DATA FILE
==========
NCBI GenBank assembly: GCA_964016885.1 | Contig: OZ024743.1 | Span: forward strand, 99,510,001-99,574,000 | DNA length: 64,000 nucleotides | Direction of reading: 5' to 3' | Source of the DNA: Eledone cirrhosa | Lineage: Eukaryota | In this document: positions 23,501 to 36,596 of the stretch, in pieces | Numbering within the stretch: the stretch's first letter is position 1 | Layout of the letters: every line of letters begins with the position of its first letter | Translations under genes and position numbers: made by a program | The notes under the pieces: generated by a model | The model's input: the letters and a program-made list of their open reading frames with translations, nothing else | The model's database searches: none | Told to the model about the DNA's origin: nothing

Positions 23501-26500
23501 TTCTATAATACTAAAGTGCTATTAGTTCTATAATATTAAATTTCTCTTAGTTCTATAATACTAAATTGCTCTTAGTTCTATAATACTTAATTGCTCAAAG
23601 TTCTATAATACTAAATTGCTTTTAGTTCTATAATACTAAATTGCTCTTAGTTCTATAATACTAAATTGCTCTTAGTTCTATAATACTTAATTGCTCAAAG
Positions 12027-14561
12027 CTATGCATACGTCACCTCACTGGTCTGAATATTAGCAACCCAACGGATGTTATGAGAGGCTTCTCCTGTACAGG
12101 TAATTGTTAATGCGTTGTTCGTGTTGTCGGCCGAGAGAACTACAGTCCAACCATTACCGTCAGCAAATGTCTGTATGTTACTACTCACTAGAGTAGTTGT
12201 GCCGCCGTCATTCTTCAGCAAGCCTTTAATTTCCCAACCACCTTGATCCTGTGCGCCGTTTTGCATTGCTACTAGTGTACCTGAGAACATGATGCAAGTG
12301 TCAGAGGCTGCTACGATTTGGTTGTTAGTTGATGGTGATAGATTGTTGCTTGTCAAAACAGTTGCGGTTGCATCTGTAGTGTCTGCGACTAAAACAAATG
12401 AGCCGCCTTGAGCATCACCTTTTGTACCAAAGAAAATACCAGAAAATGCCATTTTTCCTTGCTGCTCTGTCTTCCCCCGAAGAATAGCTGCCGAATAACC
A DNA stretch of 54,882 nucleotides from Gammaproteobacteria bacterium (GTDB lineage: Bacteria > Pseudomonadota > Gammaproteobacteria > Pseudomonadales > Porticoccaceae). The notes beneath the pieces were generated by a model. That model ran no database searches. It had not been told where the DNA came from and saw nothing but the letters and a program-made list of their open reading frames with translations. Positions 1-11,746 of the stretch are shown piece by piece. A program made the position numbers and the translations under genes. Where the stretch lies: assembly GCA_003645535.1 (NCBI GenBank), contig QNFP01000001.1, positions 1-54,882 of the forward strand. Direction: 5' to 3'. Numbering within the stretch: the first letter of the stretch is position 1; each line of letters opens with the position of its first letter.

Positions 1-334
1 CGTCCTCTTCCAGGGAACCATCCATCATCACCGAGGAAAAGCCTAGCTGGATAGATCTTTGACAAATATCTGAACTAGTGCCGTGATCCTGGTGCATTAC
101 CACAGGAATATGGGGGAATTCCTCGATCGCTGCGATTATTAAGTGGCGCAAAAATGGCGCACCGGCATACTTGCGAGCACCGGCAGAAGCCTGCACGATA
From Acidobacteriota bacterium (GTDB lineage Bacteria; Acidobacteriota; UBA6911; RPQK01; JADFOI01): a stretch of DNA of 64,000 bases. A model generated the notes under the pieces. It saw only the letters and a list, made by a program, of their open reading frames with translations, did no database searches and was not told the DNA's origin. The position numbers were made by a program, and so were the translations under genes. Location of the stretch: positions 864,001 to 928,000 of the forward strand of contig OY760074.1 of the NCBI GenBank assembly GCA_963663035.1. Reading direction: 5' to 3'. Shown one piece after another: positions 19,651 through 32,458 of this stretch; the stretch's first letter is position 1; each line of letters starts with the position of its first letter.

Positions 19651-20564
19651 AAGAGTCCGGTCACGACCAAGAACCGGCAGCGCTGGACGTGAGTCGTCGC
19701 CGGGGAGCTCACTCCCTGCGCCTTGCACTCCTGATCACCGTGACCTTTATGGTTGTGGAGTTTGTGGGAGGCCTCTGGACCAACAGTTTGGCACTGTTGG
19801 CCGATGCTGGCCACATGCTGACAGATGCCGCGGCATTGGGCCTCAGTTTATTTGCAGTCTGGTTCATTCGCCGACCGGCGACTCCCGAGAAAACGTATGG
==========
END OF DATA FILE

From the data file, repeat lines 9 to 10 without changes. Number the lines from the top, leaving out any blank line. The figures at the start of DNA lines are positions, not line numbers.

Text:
12301 TCAGAGGCTGCTACGATTTGGTTGTTAGTTGATGGTGATAGATTGTTGCTTGTCAAAACAGTTGCGGTTGCATCTGTAGTGTCTGCGACTAAAACAAATG
12401 AGCCGCCTTGAGCATCACCTTTTGTACCAAAGAAAATACCAGAAAATGCCATTTTTCCTTGCTGCTCTGTCTTCCCCCGAAGAATAGCTGCCGAATAACC